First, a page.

Their dealings probably have them at a net gain overall. Connor Barwin and Trumaine Johnson left for New York and Sammy Watkins is a Kansas City Chief (more on that later).
They acquired Aqib Talib (having to give up even more draft capital) who’s 32. Not to mention Marcus Peters who may be the most talented defensive back in football. They also picked up Ndamukong Suh from Miami. Both Talib and Suh are perennial Pro Bowlers, but their days are numbered.
This stinks of a backroom staff that are over-confident and are willing to flash the big bucks for veterans who will just plug in and play, in the hope of getting a Super Bowl ring. It’s not that easy!
While they’re geared up to tackle anyone, they’ve put their faith in a head coach who is younger than some of his players and a quarterback who’s younger than almost everyone in the league.
If you’re a Rams fan, you should be concerned about the lack of talent that will be the roster for the foreseeable future. They move into their new stadium in 2020 and they’ll probably have Jared Goff and only Goff under the age of 40.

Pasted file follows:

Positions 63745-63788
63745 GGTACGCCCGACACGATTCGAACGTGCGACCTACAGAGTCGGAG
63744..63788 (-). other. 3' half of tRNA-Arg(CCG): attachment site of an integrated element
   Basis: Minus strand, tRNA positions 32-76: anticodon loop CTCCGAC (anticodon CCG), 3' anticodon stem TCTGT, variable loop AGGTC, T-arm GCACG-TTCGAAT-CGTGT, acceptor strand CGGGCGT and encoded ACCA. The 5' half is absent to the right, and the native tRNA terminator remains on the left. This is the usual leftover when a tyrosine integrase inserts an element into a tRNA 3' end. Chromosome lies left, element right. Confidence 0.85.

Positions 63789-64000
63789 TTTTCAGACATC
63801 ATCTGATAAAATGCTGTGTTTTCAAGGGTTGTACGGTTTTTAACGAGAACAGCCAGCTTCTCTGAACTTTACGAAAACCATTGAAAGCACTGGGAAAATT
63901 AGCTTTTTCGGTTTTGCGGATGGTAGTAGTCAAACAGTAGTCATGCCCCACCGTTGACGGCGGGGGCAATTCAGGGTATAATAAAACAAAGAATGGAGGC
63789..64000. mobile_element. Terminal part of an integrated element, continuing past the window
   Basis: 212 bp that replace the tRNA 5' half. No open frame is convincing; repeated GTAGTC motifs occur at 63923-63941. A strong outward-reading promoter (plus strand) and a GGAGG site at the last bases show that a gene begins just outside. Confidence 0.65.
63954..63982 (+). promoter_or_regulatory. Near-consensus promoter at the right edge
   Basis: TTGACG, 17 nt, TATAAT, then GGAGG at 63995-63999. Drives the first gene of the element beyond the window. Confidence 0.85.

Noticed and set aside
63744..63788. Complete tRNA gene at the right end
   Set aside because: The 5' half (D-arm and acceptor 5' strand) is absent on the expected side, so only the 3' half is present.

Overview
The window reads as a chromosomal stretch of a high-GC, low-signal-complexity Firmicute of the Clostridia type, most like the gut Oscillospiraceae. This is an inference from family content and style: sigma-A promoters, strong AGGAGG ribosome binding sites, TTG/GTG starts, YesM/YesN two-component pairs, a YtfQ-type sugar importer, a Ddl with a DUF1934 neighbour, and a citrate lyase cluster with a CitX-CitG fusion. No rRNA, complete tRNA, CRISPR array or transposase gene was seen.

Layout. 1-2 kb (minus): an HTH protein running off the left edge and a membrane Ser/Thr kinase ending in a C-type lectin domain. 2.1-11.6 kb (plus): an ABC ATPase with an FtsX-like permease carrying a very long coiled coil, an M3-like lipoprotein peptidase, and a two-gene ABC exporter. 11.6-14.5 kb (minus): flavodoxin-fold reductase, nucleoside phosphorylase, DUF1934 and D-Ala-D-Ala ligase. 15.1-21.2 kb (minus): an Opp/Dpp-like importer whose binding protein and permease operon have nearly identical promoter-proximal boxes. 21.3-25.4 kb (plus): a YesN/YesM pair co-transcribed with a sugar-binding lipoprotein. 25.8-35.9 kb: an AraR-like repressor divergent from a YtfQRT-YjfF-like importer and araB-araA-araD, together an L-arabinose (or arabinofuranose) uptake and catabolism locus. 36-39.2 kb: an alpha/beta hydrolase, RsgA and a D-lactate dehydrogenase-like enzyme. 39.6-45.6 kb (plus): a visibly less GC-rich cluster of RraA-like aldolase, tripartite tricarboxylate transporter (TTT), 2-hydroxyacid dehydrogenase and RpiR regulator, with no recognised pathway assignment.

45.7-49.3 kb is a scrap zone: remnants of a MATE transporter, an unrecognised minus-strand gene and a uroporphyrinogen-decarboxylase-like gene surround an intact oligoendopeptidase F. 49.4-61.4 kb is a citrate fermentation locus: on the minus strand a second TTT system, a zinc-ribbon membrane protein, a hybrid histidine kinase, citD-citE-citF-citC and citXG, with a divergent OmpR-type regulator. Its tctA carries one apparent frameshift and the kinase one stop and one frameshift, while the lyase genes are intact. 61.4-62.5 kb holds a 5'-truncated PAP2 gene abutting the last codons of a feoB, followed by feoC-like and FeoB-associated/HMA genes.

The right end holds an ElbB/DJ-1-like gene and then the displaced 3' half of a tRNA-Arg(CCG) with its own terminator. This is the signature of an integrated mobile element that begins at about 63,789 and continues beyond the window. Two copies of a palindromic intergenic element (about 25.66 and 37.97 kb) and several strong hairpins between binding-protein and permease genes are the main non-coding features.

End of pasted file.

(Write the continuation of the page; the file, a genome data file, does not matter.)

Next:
Those youngsters are due big paydays and if you’re signing veterans like Suh and Talib to complement that, there’s only so much wiggle room you have to work with.
They didn’t have a pick in the first two rounds of this year’s draft and they’ve got the fewest selections in next year’s draft (5) – with no pick in the second, fourth or seventh rounds. Their general manager has quite a headache ahead of him.
Should they not land a Super Bowl in the next two years, they’ll be entering a five-year slump unless their scouting department trumps the other 31 over next year by finding exceptional value in the later rounds.
Either way, they’re a couple of injuries away from a complete press of the reset button.
But none of this affects them for the coming season – negligence is long-term and rarely has short-term consequences.
What does have short-term consequences is refusing to come to an agreement with the best player in football and having him not report to training camp because of it. Aaron Donald is in the middle of a contract dispute with the Rams organisation.